As a conference organizer, Ryan pointed out that he’s not omniscient. As a fellow conference organizer, I can tell you that you aren’t going to achieve diversity just by talking about it. You have to work at it. To use a lame analogy: if you want food at your event, you’ve got to actually place the order, not just “talk about it”.

Similarly, with female speakers and attendees, you’ve got to work at it, and you’ve got to think about their needs and what will get them come to you (remember, it’s the audience that’s missing out here).

Now, to be fair, I know that Ryan and his team reached out to women. I know that some were too busy; others unavailable; some accepted only to later cancel. Yet still, only two of eight workshops were run by women (with Kristina doing double duty as the only female speaker). It wasn’t for complete lack of effort that more women weren’t on stage or in the audience; it was also the lack of visibility of — and outreach to — women operating on the cutting edges of technology, business, and the web.

This is what our on-stage discussion sought to address by soliciting recommendations from members of the audience tagged with #fowaspeak. By bringing the negative spaces in the conference agenda to the fore — calling attention to the incidental omission of women presenters — we acknowledged that that lack wasn’t necessarily the realization of intent but something more insidious.

It isn’t that women need “help” from white men; this isn’t about capability. To the contrary, the saturation of men in technology leads to women become marginalized and invisible. They are there, and they are present, but somehow we don’t miss them when they’re not up on stage standing next to us. And that’s something that absolutely must change.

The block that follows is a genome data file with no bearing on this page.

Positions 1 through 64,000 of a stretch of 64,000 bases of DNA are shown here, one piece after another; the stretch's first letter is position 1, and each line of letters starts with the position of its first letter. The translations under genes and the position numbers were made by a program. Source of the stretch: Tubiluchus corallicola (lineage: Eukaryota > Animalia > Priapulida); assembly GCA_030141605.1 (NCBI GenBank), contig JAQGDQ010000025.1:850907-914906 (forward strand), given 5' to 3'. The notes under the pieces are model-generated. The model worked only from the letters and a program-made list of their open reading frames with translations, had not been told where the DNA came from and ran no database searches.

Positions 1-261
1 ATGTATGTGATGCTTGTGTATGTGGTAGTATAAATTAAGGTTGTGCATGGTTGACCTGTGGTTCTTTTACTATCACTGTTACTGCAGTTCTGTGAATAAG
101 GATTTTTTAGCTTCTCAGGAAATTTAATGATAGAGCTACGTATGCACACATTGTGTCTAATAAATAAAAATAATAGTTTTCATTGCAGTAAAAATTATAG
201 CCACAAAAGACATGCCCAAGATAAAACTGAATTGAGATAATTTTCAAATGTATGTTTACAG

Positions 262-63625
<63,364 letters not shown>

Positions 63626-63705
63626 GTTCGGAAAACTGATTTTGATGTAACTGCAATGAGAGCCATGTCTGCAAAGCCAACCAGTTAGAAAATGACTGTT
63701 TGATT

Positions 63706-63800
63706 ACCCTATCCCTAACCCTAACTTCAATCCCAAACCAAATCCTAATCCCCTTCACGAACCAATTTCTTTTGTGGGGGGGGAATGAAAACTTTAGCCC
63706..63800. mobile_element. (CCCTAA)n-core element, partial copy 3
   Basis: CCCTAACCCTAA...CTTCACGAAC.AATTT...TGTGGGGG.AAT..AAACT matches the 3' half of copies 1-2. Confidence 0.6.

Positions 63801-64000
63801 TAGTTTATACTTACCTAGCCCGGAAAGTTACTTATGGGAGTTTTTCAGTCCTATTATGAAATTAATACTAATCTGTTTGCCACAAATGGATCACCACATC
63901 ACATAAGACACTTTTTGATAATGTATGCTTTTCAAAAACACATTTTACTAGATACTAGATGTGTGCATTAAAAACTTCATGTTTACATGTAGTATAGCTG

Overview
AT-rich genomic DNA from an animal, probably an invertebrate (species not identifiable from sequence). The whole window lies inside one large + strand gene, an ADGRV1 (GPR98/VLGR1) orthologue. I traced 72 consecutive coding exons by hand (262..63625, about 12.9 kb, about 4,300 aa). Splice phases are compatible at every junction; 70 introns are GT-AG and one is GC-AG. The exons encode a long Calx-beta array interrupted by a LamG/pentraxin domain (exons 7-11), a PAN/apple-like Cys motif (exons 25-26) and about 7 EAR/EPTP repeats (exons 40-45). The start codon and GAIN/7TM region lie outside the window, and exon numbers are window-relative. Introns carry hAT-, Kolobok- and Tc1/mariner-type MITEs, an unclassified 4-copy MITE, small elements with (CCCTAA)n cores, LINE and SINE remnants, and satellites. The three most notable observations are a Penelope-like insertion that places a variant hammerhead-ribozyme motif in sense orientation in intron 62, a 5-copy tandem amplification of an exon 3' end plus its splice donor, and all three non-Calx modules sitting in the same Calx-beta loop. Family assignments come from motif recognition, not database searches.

Turning the spotlight to deserving women who work just as hard (if not harder) than men does not diminish them, nor should it minimize their accomplishments. An intelligent audience should be able to discern who on stage is meritorious and who is not.

That there are fewer women in the industry means first that conference organizers need work harder to find them and second that audiences need to become vigilant about their absences on conference schedules. It is something that all of us must internalize as our own struggle and then take ongoing, explicit actions to address.

As far as I’m concerned, one of the greatest opportunities to seize the future of web apps is to cement the necessity of diversity in our processes and in our thinking, not for the sake of diversity alone (deserving though it is) but because the technology that we produce is better for it, being more robust, more versatile and flexible, and ultimately, more humane.

The future of web apps — and the conferences that tell their stories — should not be gender-neutral or gender-blind — but gender-balanced. Today, as it was two years ago, we suffer from a severe imbalance. It is my hope that, in raising the specter of consequences of the lack of women in technology, we begin to make as much progress in stitching diversity into the fabric of our society as we are making in producing source code.

BBC Digital Planet podcast featuring OpenID